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Can’t tell you how many times I’ve started a year out like that, running through Genesis, jogging through Exodus, marching through Leviticus, only to get bogged down and stalled out in the muddy genealogies of Numbers… “Next year…”
 

We attest that we believe scripture to be complete, inspired, and inerrant. We admit that if it’s in the Bible, we can trust God put it in there for a reason. And, when we’re reading Genesis and Exodus, it’s juicy and meaty, but Leviticus is a bit drier and tough. Numbers? Like a mouthful of sawdust, maybe?


From:
http://mikeneglia.blogspot.com/2013/09/3-ways-to-read-genealogies-in-bible.html

What do the genealogies reveal about God? They tell us that He is a faithful Lord, who keeps His covenant from one generation to another. Whoever we are and however far we may have descended from the source of our human life in Adam, we are still part of God’s plan. Over the centuries we have developed differently, we have lost contact with one another, and we have even turned on each other in hostility, but in spite of all that, we are still related and interconnected in ways that go beyond our immediate understanding or experience.
 
Secondly, what do the genealogies say about us? They say that from the world’s point of view, most of us are nobodies. We live and die in a long chain of humanity, but there is not much that anyone will remember about us as individuals. Yet without us, future generations will not be born and the legacy of the past will not be preserved. We are part of a great cloud of witnesses, a long chain of faithful people who have lived for God in the place where he put them. Even if we know little about our ancestors, we owe them a great debt of gratitude for their loyalty and perseverance, when they had little or nothing to gain from it or to show for it.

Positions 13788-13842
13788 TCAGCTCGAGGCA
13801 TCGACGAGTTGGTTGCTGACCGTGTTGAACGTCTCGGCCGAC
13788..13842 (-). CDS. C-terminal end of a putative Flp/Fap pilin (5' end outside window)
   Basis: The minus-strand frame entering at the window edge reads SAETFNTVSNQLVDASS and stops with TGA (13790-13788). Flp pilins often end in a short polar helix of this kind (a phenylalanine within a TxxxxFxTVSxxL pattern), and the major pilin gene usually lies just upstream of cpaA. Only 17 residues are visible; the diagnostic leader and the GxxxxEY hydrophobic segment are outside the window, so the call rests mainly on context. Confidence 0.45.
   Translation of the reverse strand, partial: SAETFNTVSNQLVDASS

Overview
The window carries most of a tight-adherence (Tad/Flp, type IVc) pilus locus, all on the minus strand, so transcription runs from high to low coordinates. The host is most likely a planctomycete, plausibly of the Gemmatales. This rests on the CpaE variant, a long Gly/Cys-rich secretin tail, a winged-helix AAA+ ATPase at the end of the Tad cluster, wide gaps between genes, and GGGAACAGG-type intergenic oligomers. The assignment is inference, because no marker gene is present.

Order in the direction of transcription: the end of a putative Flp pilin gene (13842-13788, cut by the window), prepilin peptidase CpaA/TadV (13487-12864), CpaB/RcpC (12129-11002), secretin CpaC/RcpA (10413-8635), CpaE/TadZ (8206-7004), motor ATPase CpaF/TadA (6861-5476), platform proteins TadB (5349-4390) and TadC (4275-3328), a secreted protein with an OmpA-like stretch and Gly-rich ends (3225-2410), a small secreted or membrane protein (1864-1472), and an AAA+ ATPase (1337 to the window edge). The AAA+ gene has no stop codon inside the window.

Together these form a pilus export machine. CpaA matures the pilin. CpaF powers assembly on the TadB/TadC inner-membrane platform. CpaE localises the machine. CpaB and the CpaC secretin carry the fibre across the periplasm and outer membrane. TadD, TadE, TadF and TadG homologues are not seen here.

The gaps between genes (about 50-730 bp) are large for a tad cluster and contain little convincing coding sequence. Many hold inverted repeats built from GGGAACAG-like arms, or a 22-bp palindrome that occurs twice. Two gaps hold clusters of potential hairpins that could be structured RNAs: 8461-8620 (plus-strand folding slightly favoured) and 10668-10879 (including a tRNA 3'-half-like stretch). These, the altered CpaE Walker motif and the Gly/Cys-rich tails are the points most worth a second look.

Finally, what do the genealogies say about God’s dealings with us? They tell us that we are called to be obedient and to keep the faith we have inherited, passing it on undiminished to the next generation. They remind us that there is a purpose in our calling that goes beyond ourselves. Even if we are not celebrated by future generations and leave little for posterity to remember us by, we shall nevertheless have made an indispensable contribution to the purpose of God in history. So the genealogies bring us a message from God, even if they appear on the surface to be barren and unprofitable. All we have to do is ask the right questions, and their meaning will be quickly opened to us.